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Jim McMahon calls Bill Belichick a liar while recalling their time together with Browns

Jim McMahon has earned a reputation as one of the most colorful players in NFL history. In his crowning NFL achievement — quarterbacking the Bears to a win in Super Bowl XX — McMahon scribbled “PETE” on his headband, an ode to then-NFL commissioner Pete Rozelle after Rozelle had fined McMahon for wearing an Adidas headband during the Bears’ NFC title game win over the Rams. 

Never one to hide his true feelings, the 61-year-old McMahon recently opened up about one of the low points of his 15-year career. In the summer of 1995, McMahon was trying to earn a roster spot with the Cleveland Browns. McMahon said that, upon his release, then-Browns coach Bill Belichick convinced him to move to Cleveland while also assuring McMahon that he would be compensated while he waited to be activated by the team. That conversation led to McMahon uprooting his family to Cleveland. But shortly after settling in Cleveland, McMahon said that things quickly went south. 

“He said, ‘It’s probably only gonna be one or two weeks,'” McMahon recently said on 850 ESPN Cleveland, via Pro Football Talk. “So I ended up finding a house … to rent, found a hockey team for my sons. So I called in the first week on a Friday to get my check and get the runaround. I’m thinking first week jitters. The second week I called in for my check, got the runaround again. I sat here for seven weeks doing nothing in Cleveland. … They finally signed me back Week 7 or 8.”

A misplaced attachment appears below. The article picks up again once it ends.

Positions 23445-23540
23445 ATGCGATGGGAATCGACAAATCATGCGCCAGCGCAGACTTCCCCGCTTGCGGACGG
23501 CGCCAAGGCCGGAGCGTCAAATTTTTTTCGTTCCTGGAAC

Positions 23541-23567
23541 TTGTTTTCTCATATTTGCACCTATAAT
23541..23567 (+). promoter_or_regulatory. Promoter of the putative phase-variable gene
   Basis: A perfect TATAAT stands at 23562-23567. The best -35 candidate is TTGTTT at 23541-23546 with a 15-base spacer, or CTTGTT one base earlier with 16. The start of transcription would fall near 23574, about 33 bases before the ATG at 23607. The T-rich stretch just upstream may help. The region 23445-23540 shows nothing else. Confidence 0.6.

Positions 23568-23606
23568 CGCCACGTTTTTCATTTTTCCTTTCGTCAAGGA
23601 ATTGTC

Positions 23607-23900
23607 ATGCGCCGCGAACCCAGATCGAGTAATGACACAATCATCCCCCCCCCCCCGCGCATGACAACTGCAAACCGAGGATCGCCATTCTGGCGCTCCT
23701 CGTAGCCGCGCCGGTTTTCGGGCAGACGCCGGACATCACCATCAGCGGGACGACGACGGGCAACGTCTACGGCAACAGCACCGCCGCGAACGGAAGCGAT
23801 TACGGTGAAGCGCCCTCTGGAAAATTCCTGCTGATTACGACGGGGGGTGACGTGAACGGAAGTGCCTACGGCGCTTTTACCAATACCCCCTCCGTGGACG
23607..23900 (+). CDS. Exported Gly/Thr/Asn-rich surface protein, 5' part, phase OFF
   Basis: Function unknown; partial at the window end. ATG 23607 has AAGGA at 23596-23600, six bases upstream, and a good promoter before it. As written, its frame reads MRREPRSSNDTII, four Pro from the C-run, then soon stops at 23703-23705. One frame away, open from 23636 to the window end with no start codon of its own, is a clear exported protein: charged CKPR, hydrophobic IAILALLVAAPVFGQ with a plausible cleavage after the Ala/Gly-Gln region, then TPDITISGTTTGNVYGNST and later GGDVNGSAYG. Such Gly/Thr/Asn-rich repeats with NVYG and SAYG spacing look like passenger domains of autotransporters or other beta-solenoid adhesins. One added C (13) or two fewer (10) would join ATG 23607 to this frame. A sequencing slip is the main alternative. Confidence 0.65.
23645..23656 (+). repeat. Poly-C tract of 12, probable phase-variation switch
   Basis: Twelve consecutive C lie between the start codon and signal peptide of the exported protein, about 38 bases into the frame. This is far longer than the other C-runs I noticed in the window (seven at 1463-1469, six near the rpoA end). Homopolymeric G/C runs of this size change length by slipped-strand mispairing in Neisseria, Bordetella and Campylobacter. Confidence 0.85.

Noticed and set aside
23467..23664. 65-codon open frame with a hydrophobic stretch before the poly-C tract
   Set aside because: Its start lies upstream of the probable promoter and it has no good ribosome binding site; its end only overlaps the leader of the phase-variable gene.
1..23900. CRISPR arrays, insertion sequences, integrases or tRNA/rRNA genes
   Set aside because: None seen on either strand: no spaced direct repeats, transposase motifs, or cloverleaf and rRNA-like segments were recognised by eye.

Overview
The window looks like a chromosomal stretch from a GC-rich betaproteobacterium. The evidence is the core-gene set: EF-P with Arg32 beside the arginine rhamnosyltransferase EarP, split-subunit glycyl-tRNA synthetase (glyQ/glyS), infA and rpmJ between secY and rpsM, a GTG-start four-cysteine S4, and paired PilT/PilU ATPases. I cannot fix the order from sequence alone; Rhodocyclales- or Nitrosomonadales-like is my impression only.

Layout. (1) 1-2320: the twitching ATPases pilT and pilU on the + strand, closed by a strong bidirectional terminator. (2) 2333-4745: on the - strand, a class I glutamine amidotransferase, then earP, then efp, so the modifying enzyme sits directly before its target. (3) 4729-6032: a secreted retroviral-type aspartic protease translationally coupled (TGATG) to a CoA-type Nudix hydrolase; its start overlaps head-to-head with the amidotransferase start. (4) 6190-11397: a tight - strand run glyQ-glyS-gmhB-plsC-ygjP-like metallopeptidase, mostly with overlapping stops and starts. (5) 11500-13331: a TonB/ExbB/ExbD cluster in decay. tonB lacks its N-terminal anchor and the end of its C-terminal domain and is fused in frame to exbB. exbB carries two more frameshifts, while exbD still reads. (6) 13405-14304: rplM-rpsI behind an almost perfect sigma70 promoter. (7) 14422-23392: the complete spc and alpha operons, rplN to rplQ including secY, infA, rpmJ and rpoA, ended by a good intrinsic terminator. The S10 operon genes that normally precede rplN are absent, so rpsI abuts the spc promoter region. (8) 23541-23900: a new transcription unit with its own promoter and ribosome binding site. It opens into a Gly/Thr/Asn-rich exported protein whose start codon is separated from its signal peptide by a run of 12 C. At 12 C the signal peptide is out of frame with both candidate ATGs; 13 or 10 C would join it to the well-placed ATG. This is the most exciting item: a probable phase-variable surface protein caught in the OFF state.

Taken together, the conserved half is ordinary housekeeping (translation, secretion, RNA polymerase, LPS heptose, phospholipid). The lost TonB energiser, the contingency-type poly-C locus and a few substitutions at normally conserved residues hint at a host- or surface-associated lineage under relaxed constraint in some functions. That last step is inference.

Then, McMahon — after three weeks on the roster, during which he was paid — allegedly asked then-Browns pro personnel director Michael Lombardi about being compensated for his previous weeks in Cleveland. After allegedly being told by Lombardi, ‘Well, maybe we will, maybe we won’t,’ McMahon said he “lost it.”

“I just snapped,” McMahon said. “I grabbed him by the neck and threw his head against the wall and said, ‘You’re gonna pay me my money.’ Then I started realizing what I was doing and I’m looking around the hallway to see if there were any cameras. I stopped hitting him and he slid down the wall.”

McMahon said that he then called his attorney while instructing him to “get me cut right now.” Shortly after their exchange, McMahon got his release. 

“I walk back into the QB meeting … and just said ‘Hey boys, I’ll see you all later. I’m outta here,'” McMahon recalled. “The coach said, ‘Have you talked to Bill?’ I said, “You can tell Bill to kiss my ass. He’s a lying piece of sh–.’ Then I was gone. The very next day I was up in Green Bay.”

While he said his time in Cleveland was a nightmare, things certainly worked out for McMahon in Green Bay. McMahon served as Brett Favre’s backup as Favre won his first of three consecutive MVPs. In 1996, McMahon was a backup behind Favre on the Packers’ Super Bowl XXXI championship team. His final NFL snap took place against New England in the Super Dome, the sight of his Bears’ 46-10 win over the Patriots 11 years earlier. 

The 1995 season was a murky one for Cleveland and Belichick. After a disappointing 5-11 season, Belichick was fired by then-Browns owner Art Modell despite Belichick reportedly being told previously by Modell that he would be the team’s coach upon the franchise’s move to Baltimore. Belichick would quickly catch on with Bill Parcells’ staff in New England in 1996, where the Patriots would enjoy a successful year that ended with a loss to McMahon’s Packers in the Super Bowl. Belichick ultimately became the Patriots’ head coach in 2000, where he has won six Super Bowls while appearing in three more. 

This isn’t the first time that McMahon has publicly railed against Belichick. In 2015, McMahon weighed in on Belichick following New England’s “Deflategate” controversy that resulted in Tom Brady’s four-game suspension at the start of the 2016 season. While Belichick never faced punishment by the league, McMahon thinks that the six-time Super Bowl champion was probably involved in the controversy. 

“I know he’s a liar,” McMahon said on the Dan Patrick Show, “so cheating ain’t far behind, I don’t think.”